As the elections dates come closer in Bangladesh , assuming they are scheduled at the end of the year , main Bangladesh political parties are making a beeline to India sending overtures and warming up apparently for support to secure victory and gain recognition amongst the international community about the party's legitimacy .
Only early last month, a high level Bangladesh Nationalist Party (BNP) delegation had come to New Delhi and interacted with a number of think tanks and tried to convince them about the credibility of their party.
Though it did not cut much ice yet their presence in the Indian mainstream did register that here was a political party, albeit a opposition one trying to carve a space in the Indian polity and dispel the misgivings about the party's past record of being anti Indian.
Now, barely a couple of days ago, a high profile figure from Bangladesh , HT Imam , the senior Advisor to the Prime Minister Sheikh Hasina, visited a think tank in Delhi and addressed a gathering which comprised retired civil servants and diplomats , academics, Bangladesh watchers and media persons of national and international repute.
HT Imam's address was profound and seems to have left an indelible impact on the minds of many. It was just not a routine lecture dwelling upon traces of history between India and Bangladesh but it touched upon bilateral issues and ways to strengthen relations between the two countries.
Imam, during his speech, very candidly cautioned the perils that BNP had posed to Bangladesh and India, while in power and may pose again in case they are at the helm. Significantly, he pointed out the attempt on Hasina's life on August 21, 2004, perpetrated through a dastardly grenade attack, which had nearly taken her life.
According to Imam, the attack was masterminded by the BNP and their cohorts to silence Hasina for ever so as to ensure there is no political adversary and Begum Zia and her despotic and corrupt son Tarique Rahman have a field day to rule Bangladesh in a dictatorial manner.
The visiting Bangladesh dignitary also questioned the so called wisdom of BNP contesting local civic elections (reference to recently held Gazipur elections) but shying away from participating in the forthcoming parliamentary elections. By implication, it appears there is a hidden agenda on BNP's part for this self acclaimed electoral strategy.
Talking about elections, Bangladesh apprehends stepped up Pakistani designs to cause trouble calling for a hawkish eye on the ISI particularly during the polls. He affirmed security cooperation with India to jointly address the Pakistani and ISI menace.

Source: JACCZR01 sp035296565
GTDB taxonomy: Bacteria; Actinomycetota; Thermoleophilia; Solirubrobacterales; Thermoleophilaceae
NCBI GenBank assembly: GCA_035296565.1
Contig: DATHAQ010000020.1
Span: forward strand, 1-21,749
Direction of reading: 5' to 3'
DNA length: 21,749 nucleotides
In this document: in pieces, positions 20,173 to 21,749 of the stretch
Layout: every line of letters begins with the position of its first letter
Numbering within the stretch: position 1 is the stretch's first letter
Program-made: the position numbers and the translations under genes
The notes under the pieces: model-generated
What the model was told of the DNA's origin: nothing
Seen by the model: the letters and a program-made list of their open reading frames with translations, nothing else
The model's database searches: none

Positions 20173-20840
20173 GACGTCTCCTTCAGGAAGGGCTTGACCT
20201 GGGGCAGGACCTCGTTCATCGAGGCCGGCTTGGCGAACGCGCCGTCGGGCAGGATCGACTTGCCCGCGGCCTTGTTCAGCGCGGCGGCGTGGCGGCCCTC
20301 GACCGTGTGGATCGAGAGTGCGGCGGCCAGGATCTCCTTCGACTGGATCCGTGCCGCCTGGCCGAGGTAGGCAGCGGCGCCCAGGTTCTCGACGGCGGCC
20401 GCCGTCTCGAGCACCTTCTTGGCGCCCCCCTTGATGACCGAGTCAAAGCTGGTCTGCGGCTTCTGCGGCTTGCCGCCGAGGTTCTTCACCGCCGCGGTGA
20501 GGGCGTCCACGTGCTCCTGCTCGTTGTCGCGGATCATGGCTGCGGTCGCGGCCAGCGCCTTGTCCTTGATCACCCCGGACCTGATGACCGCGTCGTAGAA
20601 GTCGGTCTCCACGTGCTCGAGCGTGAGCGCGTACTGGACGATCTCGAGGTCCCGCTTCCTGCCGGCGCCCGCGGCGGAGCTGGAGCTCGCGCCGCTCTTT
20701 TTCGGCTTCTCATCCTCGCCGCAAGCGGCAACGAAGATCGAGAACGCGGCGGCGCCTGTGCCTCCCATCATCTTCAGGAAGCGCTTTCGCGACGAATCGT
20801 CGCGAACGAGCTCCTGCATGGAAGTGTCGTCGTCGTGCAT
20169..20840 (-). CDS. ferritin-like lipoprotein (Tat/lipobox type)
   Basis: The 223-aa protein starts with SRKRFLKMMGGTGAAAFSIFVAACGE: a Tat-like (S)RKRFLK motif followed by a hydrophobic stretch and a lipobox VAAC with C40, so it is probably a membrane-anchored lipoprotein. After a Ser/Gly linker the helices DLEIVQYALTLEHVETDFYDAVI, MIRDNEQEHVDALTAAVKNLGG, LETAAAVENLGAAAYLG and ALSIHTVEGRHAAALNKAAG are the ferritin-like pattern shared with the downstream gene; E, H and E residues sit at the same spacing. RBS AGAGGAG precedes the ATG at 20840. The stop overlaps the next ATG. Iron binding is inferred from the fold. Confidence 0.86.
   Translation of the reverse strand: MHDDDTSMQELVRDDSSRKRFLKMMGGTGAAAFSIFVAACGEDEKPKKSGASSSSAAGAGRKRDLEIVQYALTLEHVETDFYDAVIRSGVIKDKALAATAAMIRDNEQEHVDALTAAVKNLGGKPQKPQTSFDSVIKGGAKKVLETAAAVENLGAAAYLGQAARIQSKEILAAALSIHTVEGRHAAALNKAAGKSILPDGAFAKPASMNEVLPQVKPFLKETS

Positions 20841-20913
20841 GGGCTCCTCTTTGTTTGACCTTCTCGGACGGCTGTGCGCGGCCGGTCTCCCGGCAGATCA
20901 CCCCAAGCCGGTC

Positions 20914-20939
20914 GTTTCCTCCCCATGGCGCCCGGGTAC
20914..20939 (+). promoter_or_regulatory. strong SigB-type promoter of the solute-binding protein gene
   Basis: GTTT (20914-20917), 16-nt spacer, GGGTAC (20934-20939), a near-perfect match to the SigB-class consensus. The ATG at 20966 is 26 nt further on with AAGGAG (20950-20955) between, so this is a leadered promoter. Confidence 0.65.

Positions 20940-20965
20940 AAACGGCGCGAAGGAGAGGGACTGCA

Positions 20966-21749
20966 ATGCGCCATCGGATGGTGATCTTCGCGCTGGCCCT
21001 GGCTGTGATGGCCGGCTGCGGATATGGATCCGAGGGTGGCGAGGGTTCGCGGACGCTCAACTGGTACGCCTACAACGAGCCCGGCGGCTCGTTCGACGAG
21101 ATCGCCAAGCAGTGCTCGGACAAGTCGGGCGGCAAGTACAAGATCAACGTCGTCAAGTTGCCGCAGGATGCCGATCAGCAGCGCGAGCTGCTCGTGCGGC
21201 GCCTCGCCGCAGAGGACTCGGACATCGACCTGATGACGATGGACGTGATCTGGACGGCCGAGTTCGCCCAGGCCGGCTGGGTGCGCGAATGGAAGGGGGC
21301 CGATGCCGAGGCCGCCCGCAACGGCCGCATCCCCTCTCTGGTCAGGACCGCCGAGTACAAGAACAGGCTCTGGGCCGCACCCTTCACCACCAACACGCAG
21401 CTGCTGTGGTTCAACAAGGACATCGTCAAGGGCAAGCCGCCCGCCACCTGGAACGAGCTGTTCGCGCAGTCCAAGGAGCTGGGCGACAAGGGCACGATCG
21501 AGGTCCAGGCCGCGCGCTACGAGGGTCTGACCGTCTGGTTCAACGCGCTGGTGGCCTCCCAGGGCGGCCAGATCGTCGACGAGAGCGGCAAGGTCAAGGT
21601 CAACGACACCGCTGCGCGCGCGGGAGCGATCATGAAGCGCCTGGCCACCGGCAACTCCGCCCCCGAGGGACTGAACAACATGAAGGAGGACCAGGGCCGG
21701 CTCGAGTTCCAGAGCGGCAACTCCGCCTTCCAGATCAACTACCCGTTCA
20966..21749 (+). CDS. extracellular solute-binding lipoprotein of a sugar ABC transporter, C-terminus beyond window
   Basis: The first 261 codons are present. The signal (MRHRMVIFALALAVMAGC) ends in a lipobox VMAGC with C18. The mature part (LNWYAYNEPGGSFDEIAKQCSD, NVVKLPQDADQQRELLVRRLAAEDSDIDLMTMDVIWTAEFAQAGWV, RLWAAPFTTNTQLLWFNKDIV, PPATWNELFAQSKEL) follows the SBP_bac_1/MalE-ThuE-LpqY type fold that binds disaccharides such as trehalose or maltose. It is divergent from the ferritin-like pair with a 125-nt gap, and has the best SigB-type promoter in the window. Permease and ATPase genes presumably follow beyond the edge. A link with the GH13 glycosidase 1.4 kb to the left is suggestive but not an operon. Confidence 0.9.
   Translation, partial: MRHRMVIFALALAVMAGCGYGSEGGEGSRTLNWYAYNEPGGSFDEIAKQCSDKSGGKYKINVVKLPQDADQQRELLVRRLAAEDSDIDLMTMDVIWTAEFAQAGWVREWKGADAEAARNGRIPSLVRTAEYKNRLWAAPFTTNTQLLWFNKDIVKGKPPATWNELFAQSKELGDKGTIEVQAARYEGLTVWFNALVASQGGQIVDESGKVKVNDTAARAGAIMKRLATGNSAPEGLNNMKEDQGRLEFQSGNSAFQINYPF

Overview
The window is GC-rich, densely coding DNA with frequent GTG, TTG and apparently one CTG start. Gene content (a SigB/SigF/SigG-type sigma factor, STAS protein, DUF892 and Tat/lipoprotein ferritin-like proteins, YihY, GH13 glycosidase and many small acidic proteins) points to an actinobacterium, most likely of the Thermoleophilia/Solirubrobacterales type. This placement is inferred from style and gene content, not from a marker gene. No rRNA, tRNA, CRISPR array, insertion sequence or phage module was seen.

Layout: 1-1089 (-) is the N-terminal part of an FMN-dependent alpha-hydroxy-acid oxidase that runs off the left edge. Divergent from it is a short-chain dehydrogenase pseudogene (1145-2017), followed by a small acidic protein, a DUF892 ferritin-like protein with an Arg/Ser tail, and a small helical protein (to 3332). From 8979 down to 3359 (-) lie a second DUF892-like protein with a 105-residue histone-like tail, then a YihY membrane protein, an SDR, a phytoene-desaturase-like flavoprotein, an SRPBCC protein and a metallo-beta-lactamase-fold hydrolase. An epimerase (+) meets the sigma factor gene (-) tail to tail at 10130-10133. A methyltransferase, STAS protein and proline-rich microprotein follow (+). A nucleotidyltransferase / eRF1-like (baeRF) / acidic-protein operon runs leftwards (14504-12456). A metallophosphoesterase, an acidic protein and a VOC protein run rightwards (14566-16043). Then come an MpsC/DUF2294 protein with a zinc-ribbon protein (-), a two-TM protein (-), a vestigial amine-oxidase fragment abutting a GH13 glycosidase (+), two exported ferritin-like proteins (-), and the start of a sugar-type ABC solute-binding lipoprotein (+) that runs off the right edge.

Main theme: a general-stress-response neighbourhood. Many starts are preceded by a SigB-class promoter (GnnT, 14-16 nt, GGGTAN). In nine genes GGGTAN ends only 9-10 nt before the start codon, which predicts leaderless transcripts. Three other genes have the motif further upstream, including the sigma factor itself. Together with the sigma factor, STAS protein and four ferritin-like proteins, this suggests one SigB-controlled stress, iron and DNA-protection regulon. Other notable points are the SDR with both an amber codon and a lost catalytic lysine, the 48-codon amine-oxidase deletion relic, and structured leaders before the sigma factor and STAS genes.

Meanwhile, there are secular and forward thinking forces prevailing in Bangladesh alleging Awami League (AL)'s increasing proximity towards a fundamentalist group Hefazat-e-Islam.
At least that is what is perceived. To allay such fears , Hasina's envoy clarified that it was more a tactical move as it was not practically possible on part of the authorities to neutralize a fundamentalist outfit by force so diplomacy was resorted to 'befriend ' such elements .
HT Imam's recent visit and convincing rhetoric will go a long way to further cement Indo- BD ties which has already seen a slew of agreements reinforcing the relationship on maritime and land boundary issues. This is also expected to indirectly help Bangladesh achieve its ambitious program of meeting its target of Vision 2021 and eventually Vision 2041.
Credible reports, in the meantime, suggest that Bangladesh is unlikely to raise the Teesta issue and is able to counter mounting opposition attacks on Hasina for failing to extract its pound of flesh from India on the contentious issue of Teesta water sharing.
More crucially , Imam made it amply clear that it was opposed to continued refuge to Islamic ultra Zakir Naik in Malaysia and assured that if at all Naik manages to come to Bangladesh , he would be extradited to India in the larger interest of security in the region , also signaling Bangladesh's commitment of friendship towards India . This gesture is a huge token of collaboration between the two countries.
The writer is a security analyst, a free lance columnist and former National Security Advisor
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